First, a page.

When I read the Davis Enterprise op-ed on roads, driving, and biking last month (“Infrastructure, what is it good for?”), I was sympathetic.  After all, it does seem to make sense to call out the “operative principle” that “if only we make driving (or parking) inconvenient enough, then people will drive less, or slower, or somewhere else.”  Indeed, as the op-ed says, we surely don’t want to rejigger our roads and our parking spaces only to increase car traffic and cars idling if the goal is to reduce carbon emissions.

But now I am not so sure.

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Honoring Dr. Thomas Cahill

Cahill programA man whose outstanding science was matched by his humanity

By Roberta Millstein

On Saturday, a packed St. James Catholic Church paid their respects to one of Davis’s most esteemed and well-loved sons, Dr. Thomas Cahill, better known to his friends and family as “Tom.”

Tom’s achievements were many; they are outlined in the obituary in the Davis Enterprise.  What most impresses me about his record was his dedication to doing science that mattered.  Trained as a nuclear astrophysicist, he quickly turned to the issue of air quality in California and was one of the small team that successfully advocated for the lead- and sulfur-free gasoline in the early 1970s.  His work on air quality continued throughout his career, even after his “retirement,” working on ultra-fine aerosols (including their impact on first-responders to the 9/11 World Trade Center attack) and aerosol impacts on global climate.

A few years ago, I was visiting at another university and met another faculty member who worked on air quality.  I asked him if he had heard of Tom Cahill.  The answer?  “Of course, yes!  Tom is the person to talk to about air quality issues.”

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Davis Vanguard Fundraiser Post-Mortem

Developers and Council Get Cozy with the Vanguard

By Roberta Millstein, Rik Keller, and Colin Walsh

After having raised concerns about Sunday’s Vanguard fundraiser in a series of articles (most recently here), we thought we should give a quick summary of how it all turned out.

The event was scheduled to begin at 5 PM.  The three of us arrived a bit earlier than that.  Rik ordered a large pizza, which we munched on throughout the event.  We sat just outside of the back area of Lamppost Pizza that had been reserved for the fundraiser.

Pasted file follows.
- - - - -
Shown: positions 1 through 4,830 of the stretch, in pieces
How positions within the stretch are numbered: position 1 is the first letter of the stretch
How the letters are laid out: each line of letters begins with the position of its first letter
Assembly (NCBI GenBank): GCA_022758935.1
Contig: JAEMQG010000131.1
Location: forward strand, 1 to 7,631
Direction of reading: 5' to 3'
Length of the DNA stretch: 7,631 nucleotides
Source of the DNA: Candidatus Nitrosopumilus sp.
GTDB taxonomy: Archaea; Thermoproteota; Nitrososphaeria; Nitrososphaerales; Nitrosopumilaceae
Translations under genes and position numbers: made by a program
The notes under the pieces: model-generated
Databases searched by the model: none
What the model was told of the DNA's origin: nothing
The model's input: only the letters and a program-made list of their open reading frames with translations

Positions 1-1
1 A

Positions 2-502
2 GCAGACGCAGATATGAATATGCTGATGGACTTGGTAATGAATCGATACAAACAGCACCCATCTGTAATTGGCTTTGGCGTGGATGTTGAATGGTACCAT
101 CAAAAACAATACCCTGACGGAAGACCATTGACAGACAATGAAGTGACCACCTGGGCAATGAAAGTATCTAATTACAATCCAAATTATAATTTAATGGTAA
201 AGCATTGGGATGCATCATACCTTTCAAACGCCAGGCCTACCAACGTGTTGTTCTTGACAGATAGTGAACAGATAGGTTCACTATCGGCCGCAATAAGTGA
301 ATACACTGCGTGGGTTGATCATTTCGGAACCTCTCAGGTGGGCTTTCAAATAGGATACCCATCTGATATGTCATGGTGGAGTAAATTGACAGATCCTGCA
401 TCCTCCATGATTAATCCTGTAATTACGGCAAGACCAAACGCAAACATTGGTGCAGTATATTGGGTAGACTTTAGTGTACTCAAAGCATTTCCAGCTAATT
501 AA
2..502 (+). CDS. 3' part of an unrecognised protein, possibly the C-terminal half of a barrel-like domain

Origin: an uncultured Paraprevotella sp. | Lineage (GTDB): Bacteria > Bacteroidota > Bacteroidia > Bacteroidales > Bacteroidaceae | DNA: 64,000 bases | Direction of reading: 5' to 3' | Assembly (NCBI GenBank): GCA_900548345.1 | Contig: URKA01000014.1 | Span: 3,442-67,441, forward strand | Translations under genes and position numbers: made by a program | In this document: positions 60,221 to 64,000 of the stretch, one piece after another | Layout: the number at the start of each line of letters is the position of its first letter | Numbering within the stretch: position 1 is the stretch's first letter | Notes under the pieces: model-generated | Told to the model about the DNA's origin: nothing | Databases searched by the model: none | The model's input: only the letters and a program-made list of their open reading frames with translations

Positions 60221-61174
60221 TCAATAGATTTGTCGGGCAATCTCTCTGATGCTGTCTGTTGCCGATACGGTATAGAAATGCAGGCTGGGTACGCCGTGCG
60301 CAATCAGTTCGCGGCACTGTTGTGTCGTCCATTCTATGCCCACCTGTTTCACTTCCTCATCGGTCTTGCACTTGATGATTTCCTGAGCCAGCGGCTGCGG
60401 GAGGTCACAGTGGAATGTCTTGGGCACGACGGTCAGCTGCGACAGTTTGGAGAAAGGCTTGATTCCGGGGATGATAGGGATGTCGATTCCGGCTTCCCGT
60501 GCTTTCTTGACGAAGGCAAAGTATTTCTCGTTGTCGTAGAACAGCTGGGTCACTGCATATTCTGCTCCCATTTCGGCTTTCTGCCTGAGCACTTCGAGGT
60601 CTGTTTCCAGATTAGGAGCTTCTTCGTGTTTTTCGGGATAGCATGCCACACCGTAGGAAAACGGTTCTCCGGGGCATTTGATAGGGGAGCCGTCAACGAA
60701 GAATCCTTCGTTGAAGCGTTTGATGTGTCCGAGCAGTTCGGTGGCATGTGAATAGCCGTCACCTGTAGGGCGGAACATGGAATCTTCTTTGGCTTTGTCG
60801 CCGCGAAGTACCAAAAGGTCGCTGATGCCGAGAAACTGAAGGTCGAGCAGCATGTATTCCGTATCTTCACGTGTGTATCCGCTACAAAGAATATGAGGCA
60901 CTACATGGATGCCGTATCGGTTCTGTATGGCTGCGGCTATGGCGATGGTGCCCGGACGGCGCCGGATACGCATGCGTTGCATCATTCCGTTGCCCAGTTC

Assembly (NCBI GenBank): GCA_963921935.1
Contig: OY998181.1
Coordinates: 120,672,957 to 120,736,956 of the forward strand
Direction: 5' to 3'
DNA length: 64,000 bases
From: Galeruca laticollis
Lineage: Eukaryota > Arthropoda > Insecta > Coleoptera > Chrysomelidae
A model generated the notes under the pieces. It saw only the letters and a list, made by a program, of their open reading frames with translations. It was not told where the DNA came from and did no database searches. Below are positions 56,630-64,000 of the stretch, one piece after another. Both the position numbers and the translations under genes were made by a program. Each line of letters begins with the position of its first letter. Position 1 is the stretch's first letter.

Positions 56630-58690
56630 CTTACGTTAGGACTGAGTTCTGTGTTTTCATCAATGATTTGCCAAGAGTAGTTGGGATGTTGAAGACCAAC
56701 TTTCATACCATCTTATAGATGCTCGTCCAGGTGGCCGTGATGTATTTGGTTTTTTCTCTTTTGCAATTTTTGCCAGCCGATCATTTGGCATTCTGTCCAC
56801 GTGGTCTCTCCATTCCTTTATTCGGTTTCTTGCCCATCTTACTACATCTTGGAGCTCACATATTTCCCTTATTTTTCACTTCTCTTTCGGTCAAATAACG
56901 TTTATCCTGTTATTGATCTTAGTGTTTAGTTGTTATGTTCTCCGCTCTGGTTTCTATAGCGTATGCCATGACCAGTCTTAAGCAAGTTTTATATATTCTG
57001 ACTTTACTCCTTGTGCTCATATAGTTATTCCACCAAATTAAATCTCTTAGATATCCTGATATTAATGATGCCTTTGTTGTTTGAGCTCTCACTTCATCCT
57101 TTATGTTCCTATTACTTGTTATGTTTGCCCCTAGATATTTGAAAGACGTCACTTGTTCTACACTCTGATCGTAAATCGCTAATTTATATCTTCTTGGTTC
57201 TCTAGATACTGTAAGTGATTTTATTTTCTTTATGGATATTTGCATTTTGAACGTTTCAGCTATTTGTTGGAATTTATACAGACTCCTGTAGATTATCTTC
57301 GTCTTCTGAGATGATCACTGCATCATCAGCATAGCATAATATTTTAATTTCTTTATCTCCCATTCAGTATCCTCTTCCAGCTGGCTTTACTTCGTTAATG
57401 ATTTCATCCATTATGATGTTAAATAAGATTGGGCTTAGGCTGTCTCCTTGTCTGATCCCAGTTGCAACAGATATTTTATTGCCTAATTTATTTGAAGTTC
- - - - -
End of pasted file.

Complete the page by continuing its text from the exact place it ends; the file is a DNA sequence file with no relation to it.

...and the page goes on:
Lee-speaking
Mayor Brett Lee speaking

We watched people trickle in and mingle in the designated area.  The event finally got started around 5:30 PM, beginning with David Greenwald speaking.  Mayor Brett Lee spoke immediately afterward.  There was no amplification of their voices and so we couldn’t hear much of what was being said.  According to the Vanguard’s own account, Lee discussed homelessness.  At this point, the only other City Council member in attendance was Dan Carson.

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WHY DO THEY COME? The Root Causes of Immigration to the US

Public Presentation June 2

(From Press release) Come hear a first-hand report on "The Root Causes of Immigration to the U.S." June 2 at the Friends Meeting, corner of 4th and L Streets, Davis at 2:00pm.

The news media are filled with stories and pictures of thousands of migrants walking from Central America through Mexico to the U.S. border seeking asylum or other categories of entry. The journey is long, difficult, and dangerous, and the migrants clearly are desperate, determined, and hopeful. Why do they undertake such a journey? Why do they come, what are they escaping or seeking?

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Local Environmental Heros Honored by Sierra Club

Sierraclub
(From Press release) This year, environmentalists from the local Sierra Club Yolano Group's area (primarily Yolo County) received 4 of the 6 individual awards given for all of Northern California at the Sierra Club’s Mother Lode Chapter Annual Awards Banquet in Sacramento on May 18. One additional special award for meritorious service was given to a local environmentalist by the Yolano Group.

The Mother Lode Chapter of the Sierra Club covers almost all of Northern California from Yosemite to the Oregon border and the Inner Coast Range to the Nevada state line. The Sierra Club is the nation's largest and oldest environmental group and has almost 1,500 members in Yolo Co. and 3.5 million members nationwide.

Following are the local environmental heroes receiving the awards at the gala event and a brief description of why they were recognized.